JEW AND GENTILE, ONE IN MESSIAH, 19.11.17

All Scriptures from Tree of Life (TLV) Translation of the Bible. Copyright © 2015 by The Messianic Jewish Family Bible Society.

This writing is based on a revised integration of Part 1 and Part 2 of the Study Topic, “Both Jew and Gentile, One in Messiah,” https://www.vernasstudycorner.ca/2017/11/jew-gentile-one-messiah-part-1-15-11-17/ https://www.vernasstudycorner.ca/2017/11/jew-gentile-one-messiah-part-2-16-11-17/

Rabbi Cal Goldberg, Beth Shechinah Congregation, Message From The Bema, 28.10.17, Lekh Lekha: Go Forth! Two Covenants, Posted on 31 Oct 2017, Pastor: Rabbi Calev Goldberg

http://www.bethshechinah.com/sermon/lekh-lekha-go-forth-two-covenants-rabbi-cal-goldberg/

Credit for much of the content of this writing belongs to Rabbi Cal Goldberg, for it largely draws on and encapsulates the Message From The Bema, by Rabbi Calev Goldberg, Rabbi at Beth Shechinah Congregation in Calgary, Alberta, Canada, given on October 28, 2017, posted on October 31, 2017, available for reference as per link above. In line with the focus of One New Man, my goal is to draw on the strength of Rabbi Cal’s expertise, as well as his anointed teaching, a very powerful and much-needed message  – a message which would assist in bridge-building between Jew/Gentile believers in Messiah.

From Abraham God birthed a Jewish people/nation; and through Abraham was birthed all adopted sons and daughters of the God of Abraham, Isaac, and Jacob, for “you are all sons of God through trusting in Messiah Yeshua. For all of you who were immersed in Messiah have clothed yourselves with Messiah. There is neither Jew nor Greek, there is neither slave nor free, there is neither male nor female—for you are all one in Messiah Yeshua.  And if you belong to Messiah, then you are Abraham’s seed—heirs according to the promise” (Gal.3:26-29); and “if children, also heirs—heirs of God and joint-heirs with Messiah—if indeed we suffer with Him so that we may also be glorified with Him” (Rom.8:17).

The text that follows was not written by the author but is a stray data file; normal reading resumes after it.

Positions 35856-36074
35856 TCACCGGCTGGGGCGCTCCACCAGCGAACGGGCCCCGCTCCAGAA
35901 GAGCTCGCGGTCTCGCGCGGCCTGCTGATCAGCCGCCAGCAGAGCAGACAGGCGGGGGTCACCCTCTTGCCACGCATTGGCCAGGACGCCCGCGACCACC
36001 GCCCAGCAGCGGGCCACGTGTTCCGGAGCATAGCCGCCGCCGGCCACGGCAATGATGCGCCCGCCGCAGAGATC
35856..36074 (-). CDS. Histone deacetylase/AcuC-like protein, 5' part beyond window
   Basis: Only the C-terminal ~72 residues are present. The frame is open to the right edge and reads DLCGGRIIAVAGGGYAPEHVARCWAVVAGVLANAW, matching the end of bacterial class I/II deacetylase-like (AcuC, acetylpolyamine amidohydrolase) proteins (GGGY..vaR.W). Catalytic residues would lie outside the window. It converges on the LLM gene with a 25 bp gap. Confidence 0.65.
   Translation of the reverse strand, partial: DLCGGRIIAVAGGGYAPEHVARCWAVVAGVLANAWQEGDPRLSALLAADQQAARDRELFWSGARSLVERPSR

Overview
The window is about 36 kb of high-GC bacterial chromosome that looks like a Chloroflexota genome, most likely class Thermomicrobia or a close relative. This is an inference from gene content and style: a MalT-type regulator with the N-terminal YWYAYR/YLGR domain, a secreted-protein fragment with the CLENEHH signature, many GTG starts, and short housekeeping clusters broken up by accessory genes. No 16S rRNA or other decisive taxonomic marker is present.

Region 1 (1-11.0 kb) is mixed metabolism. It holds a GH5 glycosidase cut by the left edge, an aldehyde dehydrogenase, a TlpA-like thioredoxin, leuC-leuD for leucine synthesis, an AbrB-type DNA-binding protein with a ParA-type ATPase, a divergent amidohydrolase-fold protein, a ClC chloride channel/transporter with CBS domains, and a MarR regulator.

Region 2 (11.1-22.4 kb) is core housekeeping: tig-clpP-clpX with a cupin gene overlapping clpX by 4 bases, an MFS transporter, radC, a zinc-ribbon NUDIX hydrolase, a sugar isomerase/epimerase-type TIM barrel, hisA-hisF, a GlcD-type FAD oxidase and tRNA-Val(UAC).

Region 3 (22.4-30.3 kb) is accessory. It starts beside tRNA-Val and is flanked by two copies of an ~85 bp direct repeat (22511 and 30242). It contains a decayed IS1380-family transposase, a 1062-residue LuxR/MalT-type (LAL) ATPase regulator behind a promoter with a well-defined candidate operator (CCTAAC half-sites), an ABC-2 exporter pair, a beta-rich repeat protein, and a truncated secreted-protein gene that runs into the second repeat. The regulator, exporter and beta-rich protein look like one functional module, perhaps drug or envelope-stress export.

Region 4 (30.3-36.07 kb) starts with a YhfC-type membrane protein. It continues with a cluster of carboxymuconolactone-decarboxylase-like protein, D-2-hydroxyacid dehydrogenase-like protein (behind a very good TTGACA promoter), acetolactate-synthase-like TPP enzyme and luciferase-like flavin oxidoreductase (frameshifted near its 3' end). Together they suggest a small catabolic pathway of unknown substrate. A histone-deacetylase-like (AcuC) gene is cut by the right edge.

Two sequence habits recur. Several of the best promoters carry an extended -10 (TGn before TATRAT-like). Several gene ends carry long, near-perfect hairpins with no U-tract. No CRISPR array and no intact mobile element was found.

“Abraham was not Jewish; he was a Gentile. . . . . from Adam to Abraham, there were no Jewish people. It was God’s plan to take a man and create a nation, and to take one nation, and redeem the world,” states Rabbi Cal Goldberg; “No man is more respected in faith than the man, Abraham, the founder and father of the nation of Israel” (Goldberg, Message From the Bema, 28.10.17). Upon this foundation was built our faith in Messiah, whether Jew or Gentile.

“Get going out from your land, and from your relatives, and from your father’s house, to the land that I will show you. My heart’s desire is to make you into a great nation, to bless you, to make your name great so that you may be a blessing. My desire is to bless those who bless you, but whoever curses you I will curse, and in you all the families of the earth will be blessed. So Abram went, just as Adonai had spoken to him” (Gen. 12:1-4), the Abrahamic Covenant, the most important Covenant in all the Torah, the foundation for all future covenants. We can see how the promises encased within this covenant, include both Jew and Gentile believers right from the beginning. Afterall, Abraham was not yet considered a Jew; he was a Gentile. Secondly, within the covenant promise are the words, “My desire is to bless those who bless you . . . .  in you all the families of the earth will be blessed” which intends for the promises to be extended to those who would bless Abraham and his descendants.

God promises that Abraham’s barren wife, Sarah, will have a son, even at her old age: “I am the Lord! There is nothing too difficult for me. I’ll come back next year at the time I promised, and Sarah will already have a son” (Gen.18:14).  But Sarah became impatient and decided to take matters into her own hands, using her maid, Hagar, as a surrogate mother, “So Sarai said to Abram, “Look now, Adonai has prevented me from having children. Go, please, to my slave-girl. Perhaps I’ll get a son by her” (Gen.16:2). Of course we know that Sarah soon gave birth to her own son, Isaac, the son of promise.